Are cheaper to run

Since a direct marketing campaign is all about targeting a very specific group of consumers than broadcasting your message, they tend to cost a lot less than other types of campaigns. 

If you think about having to pay for every set of eyes that sees your ad, it’s obvious that it’s more cost-effective to only pay for the eyes which are more likely to be interested in what you have to offer. 

Offer a higher return on investment 

Related to the lower cost of running a direct marketing campaign is the fact that they also tend to have a higher return on investment than traditional advertising techniques. 

This is because the potential that any given targeted customer in a direct marketing campaign will make a purchase is higher than with other types of campaigns. 

Think again about paying for eyes to see your ads, if 70% are likely to make a purchase, you’ll have a better return on your investment than if 20% are. You’re paying the same amount for more potential sales. 

Can be measured

Another great feature of direct marketing, at least from the point of view of the marketers, is that most direct marketing channels have built-in ways of measuring the success of a campaign.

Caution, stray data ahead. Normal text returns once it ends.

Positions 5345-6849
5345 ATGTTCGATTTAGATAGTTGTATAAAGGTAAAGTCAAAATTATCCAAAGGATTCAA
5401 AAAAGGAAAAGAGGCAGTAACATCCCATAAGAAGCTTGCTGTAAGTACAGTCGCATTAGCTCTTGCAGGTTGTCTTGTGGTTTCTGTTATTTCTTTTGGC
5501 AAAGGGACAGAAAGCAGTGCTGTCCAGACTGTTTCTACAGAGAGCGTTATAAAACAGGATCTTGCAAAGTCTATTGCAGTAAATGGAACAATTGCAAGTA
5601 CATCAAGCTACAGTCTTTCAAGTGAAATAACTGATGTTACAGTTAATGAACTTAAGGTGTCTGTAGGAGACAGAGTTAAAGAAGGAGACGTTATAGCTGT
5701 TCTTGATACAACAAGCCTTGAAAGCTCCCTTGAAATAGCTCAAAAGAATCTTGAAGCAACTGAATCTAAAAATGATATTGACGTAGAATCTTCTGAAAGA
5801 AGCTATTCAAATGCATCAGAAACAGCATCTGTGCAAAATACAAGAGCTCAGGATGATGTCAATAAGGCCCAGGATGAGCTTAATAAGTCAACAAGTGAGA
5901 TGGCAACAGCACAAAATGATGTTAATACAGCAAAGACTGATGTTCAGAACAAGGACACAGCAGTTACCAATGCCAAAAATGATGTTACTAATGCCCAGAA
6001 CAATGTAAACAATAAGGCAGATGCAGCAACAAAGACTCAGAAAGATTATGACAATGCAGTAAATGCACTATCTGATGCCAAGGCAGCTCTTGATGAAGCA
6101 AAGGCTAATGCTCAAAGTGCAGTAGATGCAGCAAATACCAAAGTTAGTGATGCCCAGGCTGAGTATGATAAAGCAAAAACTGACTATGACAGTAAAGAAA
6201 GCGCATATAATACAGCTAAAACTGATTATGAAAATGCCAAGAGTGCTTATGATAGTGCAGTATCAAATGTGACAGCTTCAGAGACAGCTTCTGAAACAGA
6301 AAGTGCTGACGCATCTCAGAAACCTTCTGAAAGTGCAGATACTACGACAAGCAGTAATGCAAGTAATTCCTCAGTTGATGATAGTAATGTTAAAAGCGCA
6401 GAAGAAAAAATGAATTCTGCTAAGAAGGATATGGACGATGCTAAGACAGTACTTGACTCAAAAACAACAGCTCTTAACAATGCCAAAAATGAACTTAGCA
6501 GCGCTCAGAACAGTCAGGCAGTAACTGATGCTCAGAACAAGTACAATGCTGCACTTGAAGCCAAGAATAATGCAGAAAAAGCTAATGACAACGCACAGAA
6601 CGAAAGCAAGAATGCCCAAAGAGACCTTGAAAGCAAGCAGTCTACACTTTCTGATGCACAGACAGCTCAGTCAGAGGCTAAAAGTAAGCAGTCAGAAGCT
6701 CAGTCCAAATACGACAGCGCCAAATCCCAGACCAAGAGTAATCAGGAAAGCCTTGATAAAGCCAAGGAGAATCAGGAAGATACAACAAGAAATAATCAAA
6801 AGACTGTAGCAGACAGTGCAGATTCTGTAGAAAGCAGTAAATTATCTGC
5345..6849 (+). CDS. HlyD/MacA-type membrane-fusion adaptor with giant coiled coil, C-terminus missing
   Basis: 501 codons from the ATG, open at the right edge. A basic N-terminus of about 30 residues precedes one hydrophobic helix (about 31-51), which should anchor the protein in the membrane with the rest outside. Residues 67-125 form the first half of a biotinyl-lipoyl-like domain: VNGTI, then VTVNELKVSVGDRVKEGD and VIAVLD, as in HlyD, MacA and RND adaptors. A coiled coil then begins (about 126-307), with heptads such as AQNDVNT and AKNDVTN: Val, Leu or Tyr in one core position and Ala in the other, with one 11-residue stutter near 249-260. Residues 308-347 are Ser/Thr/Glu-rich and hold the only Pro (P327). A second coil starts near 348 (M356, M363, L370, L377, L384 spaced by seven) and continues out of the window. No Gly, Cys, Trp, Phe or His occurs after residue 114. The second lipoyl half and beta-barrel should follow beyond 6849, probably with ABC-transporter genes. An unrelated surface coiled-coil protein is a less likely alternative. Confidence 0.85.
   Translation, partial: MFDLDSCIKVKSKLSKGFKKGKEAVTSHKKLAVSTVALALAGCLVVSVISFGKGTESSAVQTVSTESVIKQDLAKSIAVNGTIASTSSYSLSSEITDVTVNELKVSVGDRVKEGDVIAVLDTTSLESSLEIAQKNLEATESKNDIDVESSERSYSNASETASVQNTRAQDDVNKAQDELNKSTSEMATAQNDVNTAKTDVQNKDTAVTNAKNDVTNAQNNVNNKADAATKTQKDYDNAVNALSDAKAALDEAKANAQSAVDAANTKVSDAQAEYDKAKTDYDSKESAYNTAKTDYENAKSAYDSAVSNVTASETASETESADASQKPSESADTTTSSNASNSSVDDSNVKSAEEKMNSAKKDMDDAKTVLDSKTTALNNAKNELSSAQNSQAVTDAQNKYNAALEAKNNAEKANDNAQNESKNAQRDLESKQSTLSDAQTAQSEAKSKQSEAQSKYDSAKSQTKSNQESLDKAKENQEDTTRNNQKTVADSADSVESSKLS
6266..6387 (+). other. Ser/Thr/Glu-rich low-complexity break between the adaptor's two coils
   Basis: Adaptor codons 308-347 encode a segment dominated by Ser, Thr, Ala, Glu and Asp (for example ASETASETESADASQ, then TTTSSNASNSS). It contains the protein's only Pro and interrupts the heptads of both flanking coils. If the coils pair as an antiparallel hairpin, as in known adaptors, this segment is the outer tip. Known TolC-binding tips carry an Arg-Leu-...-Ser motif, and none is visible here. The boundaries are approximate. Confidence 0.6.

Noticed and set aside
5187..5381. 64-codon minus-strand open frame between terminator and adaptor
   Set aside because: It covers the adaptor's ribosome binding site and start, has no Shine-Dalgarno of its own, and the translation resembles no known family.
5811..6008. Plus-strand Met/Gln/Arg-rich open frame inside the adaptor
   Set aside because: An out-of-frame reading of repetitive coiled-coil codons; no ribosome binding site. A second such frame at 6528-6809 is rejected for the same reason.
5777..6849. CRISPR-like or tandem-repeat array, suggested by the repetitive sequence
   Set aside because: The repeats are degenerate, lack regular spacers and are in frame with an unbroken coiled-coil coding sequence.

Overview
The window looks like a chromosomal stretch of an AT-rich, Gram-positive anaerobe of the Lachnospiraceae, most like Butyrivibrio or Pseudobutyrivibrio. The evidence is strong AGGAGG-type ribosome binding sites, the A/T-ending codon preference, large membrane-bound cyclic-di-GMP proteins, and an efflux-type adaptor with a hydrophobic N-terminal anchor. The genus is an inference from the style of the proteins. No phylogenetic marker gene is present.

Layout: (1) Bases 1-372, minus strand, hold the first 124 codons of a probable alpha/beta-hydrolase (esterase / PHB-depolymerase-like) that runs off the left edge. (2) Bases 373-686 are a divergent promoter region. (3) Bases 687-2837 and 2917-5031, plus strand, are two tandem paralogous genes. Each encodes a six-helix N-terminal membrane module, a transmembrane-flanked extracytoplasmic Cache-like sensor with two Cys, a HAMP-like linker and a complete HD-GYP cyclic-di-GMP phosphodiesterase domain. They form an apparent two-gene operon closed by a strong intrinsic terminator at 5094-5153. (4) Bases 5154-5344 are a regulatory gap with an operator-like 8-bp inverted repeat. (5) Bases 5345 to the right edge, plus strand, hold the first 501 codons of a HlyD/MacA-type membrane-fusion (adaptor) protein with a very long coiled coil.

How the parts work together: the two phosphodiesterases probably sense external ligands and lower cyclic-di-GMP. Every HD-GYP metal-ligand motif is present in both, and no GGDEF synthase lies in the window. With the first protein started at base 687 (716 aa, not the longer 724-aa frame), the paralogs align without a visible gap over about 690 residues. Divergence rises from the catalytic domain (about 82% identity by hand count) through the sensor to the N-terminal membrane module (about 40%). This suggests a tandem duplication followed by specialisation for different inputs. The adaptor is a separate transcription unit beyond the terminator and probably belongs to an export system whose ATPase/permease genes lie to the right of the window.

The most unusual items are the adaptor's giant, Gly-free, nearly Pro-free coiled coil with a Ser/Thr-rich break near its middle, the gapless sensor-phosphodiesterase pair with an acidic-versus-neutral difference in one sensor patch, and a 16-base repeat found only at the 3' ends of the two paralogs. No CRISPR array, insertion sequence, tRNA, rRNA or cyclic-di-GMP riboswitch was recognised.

Being able to track which messaging was most effective, which customers were receptive to the campaign, and what your specific return on investment means that direct marketers are able to quickly learn from each campaign. 

This means that they can rapidly and efficiently improve their future campaigns, and run a more efficient business.

Written by

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Duncan is obsessed with making website building and eCommerce accessible to everyone. He explains the best tools and the latest digital marketing trends in ways that are clear and engaging. His focus is on supporting the sustainable growth of small to medium-sized enterprises. When not writing, he enjoys deep sea fishing and endurance cycling.